I'm pleased to read Ian's last comment. I have just had yet another inspection by the Council on my one and only upmarket HMO and there is one door, between an individual's bedroom and her personal living room, which has a full length glass panel - the ribbed sort - fitted years before I bought it. The EO was feeling kind to me (as I have had such a nightmare with them over the property) and said that I simply needed to fit a perspex film over it - so that if it shattered the glass would not fly everywhere. I don't like it much anyway so will replace it in due course for a half glazed, fully compliant door, but it does let in a lot of light. Tenant wants to keep it just as it is of course. Anyone's home and it would be fine - rental property simply does not conform to current regs. My daughter lives in an HMO in Germany and they all have full length glass doors leading onto the kitchen - gorgeous but would never be allowed over here. Remind me to sell up soon 🙂

David Sanderson

19:33 PM, 18th November 2014
About 4 years ago

Martin is correct about critical glazing zones which is taken from Part K? of the Building Regulations. This only applies in new builds / alterations and cannot be enforced in retrospect EXCEPT by an EHO inspecting a rented property under HHSRS.
The glazing maybe kept if toughened , laminated or coated with a safety film.
I advise landlords to remove any glazing in doors simply because it makes sense to minimise the potential for damage and injury. Unless it is required as a vison panel where someone might get slammed by an opening door. Oh, yes and fire doors bring another dimension to the topic.

Gilly

20:25 PM, 18th November 2014
About 4 years ago

Hi David,

Sorry to appear dim, but what other circumstances are there when it cannot be enforced? Aren't we always talking about rented properties on this site? This inspection wasn't particularly for an HHSRS but just routine (probably because the neighbours moaned about he rubbish bin).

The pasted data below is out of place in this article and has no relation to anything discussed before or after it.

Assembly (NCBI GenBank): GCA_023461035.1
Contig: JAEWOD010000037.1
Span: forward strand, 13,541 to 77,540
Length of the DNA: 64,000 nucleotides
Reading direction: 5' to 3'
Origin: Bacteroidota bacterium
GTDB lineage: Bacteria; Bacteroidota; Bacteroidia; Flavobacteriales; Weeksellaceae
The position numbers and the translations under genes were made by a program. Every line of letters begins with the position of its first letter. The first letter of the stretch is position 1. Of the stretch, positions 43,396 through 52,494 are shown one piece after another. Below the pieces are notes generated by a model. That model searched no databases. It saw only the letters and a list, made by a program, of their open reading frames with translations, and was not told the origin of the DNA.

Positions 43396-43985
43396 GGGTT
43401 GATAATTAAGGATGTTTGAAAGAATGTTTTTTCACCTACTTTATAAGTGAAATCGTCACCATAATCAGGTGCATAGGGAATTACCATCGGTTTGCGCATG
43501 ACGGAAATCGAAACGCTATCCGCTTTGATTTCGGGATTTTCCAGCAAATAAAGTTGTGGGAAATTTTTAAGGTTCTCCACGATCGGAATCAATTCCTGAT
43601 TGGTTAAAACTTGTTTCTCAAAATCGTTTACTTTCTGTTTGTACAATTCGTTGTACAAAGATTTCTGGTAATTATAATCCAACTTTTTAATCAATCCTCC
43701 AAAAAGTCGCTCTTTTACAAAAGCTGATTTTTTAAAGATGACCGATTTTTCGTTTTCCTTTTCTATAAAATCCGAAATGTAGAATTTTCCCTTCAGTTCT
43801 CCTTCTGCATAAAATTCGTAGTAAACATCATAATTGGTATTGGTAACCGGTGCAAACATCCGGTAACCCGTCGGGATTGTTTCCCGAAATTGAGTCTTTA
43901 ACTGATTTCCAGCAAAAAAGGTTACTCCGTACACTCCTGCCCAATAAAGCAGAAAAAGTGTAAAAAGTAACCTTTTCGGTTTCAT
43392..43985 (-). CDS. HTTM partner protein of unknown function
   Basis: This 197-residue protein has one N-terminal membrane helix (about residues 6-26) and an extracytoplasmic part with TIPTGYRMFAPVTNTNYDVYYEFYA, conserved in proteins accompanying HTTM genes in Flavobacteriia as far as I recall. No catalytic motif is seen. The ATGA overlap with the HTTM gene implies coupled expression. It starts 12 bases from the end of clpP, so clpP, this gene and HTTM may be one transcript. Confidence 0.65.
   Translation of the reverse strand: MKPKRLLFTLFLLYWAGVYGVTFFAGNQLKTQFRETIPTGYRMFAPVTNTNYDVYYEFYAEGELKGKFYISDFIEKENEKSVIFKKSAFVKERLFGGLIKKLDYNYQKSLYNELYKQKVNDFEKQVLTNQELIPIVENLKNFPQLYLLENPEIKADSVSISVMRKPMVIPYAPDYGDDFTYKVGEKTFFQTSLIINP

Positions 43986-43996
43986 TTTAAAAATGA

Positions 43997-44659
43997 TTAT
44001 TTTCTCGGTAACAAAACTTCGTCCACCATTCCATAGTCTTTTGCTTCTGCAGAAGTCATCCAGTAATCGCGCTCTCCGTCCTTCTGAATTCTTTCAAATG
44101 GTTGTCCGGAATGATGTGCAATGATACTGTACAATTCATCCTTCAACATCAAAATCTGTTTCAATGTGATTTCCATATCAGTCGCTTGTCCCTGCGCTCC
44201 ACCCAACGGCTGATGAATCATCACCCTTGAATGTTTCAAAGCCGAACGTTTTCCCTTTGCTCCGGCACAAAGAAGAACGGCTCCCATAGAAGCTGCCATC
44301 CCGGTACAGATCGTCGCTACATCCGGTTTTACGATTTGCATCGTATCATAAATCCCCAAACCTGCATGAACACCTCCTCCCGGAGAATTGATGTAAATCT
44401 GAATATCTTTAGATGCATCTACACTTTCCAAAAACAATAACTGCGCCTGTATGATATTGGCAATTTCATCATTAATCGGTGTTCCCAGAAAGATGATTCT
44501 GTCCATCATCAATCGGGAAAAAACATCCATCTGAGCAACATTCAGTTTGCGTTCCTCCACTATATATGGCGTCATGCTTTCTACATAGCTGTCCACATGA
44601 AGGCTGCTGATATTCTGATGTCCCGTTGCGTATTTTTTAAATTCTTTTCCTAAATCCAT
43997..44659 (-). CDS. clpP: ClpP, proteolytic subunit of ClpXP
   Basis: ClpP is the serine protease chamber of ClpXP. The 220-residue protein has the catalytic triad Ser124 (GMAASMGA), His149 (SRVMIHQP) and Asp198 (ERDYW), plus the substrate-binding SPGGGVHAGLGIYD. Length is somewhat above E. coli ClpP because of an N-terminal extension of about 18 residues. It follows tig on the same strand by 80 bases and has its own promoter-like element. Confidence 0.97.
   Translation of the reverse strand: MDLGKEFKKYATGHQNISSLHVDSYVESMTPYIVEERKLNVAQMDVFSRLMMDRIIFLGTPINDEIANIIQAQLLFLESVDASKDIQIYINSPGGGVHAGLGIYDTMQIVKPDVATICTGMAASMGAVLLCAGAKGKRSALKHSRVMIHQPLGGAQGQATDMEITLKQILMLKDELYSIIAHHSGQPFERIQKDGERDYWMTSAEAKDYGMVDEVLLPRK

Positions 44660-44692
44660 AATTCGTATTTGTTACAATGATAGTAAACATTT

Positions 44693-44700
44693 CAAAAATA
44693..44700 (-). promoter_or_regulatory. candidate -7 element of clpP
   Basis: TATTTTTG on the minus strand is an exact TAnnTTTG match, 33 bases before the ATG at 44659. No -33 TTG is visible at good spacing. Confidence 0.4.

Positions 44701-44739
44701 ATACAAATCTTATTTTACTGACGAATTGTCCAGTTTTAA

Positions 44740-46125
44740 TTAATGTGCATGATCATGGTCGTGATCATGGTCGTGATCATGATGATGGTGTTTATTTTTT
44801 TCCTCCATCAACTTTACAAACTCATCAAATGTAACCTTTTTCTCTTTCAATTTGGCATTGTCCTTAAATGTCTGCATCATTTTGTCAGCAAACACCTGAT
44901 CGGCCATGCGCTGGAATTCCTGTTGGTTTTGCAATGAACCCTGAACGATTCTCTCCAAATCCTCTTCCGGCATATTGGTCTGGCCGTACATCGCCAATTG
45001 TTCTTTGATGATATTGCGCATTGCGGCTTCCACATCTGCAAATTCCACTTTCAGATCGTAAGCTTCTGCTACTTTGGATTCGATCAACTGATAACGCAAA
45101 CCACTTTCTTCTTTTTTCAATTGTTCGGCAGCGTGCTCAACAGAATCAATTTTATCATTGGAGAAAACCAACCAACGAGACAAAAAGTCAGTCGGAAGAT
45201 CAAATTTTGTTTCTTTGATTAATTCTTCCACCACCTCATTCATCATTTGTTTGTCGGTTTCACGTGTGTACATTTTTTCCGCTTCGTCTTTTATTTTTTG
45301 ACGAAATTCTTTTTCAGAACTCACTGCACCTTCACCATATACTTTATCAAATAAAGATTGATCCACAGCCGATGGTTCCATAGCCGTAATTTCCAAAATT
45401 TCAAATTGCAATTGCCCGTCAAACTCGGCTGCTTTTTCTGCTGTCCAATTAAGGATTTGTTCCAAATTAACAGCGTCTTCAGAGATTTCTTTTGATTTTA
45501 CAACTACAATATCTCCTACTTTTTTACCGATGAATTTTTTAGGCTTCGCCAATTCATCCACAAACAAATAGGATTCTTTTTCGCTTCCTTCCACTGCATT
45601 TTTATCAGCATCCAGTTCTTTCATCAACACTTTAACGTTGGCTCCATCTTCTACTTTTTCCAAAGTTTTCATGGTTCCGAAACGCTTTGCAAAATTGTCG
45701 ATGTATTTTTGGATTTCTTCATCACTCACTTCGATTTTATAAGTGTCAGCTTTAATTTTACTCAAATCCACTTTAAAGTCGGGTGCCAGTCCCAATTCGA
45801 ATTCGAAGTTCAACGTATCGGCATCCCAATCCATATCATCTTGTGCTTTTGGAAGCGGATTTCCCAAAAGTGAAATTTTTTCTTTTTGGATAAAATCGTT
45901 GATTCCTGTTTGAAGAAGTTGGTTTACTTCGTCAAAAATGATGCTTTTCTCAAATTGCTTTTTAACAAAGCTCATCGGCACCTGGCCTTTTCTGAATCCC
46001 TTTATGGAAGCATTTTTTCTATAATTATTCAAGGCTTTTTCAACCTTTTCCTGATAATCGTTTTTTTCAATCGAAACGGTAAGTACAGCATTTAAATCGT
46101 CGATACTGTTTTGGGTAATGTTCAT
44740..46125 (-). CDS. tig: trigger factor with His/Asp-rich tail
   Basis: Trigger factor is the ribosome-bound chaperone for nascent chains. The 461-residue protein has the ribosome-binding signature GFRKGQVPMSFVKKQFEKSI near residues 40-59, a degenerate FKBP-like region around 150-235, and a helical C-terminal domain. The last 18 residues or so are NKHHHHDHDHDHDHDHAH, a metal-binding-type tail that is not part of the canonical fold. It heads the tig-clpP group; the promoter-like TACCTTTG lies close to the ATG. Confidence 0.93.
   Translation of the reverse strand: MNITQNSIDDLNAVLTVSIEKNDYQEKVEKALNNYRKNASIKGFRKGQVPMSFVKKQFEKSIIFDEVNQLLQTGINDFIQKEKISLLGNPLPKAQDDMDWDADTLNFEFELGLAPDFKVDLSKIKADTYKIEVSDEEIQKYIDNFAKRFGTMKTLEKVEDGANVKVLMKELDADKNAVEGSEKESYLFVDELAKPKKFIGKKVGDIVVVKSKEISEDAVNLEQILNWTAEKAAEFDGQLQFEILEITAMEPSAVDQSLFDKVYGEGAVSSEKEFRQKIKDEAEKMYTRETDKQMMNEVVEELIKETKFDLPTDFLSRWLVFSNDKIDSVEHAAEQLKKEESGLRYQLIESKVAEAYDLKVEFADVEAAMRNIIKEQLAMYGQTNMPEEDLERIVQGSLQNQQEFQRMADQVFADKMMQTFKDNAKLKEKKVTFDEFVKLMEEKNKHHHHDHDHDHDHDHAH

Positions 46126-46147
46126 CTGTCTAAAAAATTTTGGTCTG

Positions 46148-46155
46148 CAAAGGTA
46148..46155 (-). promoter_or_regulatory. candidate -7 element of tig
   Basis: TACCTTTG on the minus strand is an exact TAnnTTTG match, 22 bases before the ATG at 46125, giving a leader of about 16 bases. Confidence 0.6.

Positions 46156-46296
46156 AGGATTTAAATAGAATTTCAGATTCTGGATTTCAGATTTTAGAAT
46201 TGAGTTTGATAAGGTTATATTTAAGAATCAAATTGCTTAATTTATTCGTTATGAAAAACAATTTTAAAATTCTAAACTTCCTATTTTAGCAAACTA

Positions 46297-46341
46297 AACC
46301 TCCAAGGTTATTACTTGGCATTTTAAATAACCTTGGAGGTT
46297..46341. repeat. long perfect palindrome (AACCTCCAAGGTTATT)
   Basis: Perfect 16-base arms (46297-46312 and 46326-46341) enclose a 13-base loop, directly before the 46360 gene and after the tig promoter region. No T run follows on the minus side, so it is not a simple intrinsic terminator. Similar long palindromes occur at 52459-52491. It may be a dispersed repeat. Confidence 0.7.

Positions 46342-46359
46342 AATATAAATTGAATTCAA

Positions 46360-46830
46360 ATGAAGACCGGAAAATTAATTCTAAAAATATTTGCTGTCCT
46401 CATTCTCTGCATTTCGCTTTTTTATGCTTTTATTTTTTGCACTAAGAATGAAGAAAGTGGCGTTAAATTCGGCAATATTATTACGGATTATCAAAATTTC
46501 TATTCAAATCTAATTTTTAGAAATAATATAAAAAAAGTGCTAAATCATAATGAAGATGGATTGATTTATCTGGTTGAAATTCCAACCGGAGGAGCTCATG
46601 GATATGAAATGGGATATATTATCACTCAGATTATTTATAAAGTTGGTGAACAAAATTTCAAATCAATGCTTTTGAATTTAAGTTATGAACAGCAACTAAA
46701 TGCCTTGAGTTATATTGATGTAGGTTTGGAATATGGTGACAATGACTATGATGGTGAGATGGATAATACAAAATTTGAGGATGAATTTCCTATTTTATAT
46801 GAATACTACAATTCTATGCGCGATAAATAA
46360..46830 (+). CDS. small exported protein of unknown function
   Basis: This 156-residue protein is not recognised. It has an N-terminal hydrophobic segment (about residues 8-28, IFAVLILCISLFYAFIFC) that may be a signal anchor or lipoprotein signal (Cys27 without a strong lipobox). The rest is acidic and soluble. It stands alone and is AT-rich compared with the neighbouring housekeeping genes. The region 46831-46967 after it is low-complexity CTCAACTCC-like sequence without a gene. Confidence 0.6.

Whilst the safety of my tenants is of paramount importance to me, this is a room with only this door (and another half glazed door) for proper light to her bedroom, so we don't have much of an alternative. It hasn't caused a problem for the last twenty years, but that isn't to say it couldn't happen one day. I am adding a safety film at the very least. It doesn't have to be a fire door - but I know what you mean.....

Rob Crawford

23:13 PM, 18th November 2014
About 4 years ago

You have done a hazard risk assessment and have identified a hazard in the glass fitted to your doors - well done. You are aware that current standards would not permit the use of non toughened glass, for good reasons. You, the landlord, now need to mitigate or eliminate the risk. Considering the potential severity of the injury if someone falls onto the panel and breaks the glass (even if coated with some sort of film) I would suggest replacing the glass with toughened glass is your only option. Make sure the BS kite marks are visible or don't accept it. If the Council suggest adhering a filed to the glass and an accident still happens you the landlord will still be responsible - not the Council! Martin, I think you have answered your own question, the safety at work standards are those that I would have mentioned. I would also stick some horizontal stripes at eye and knee level on full height glass panel doors.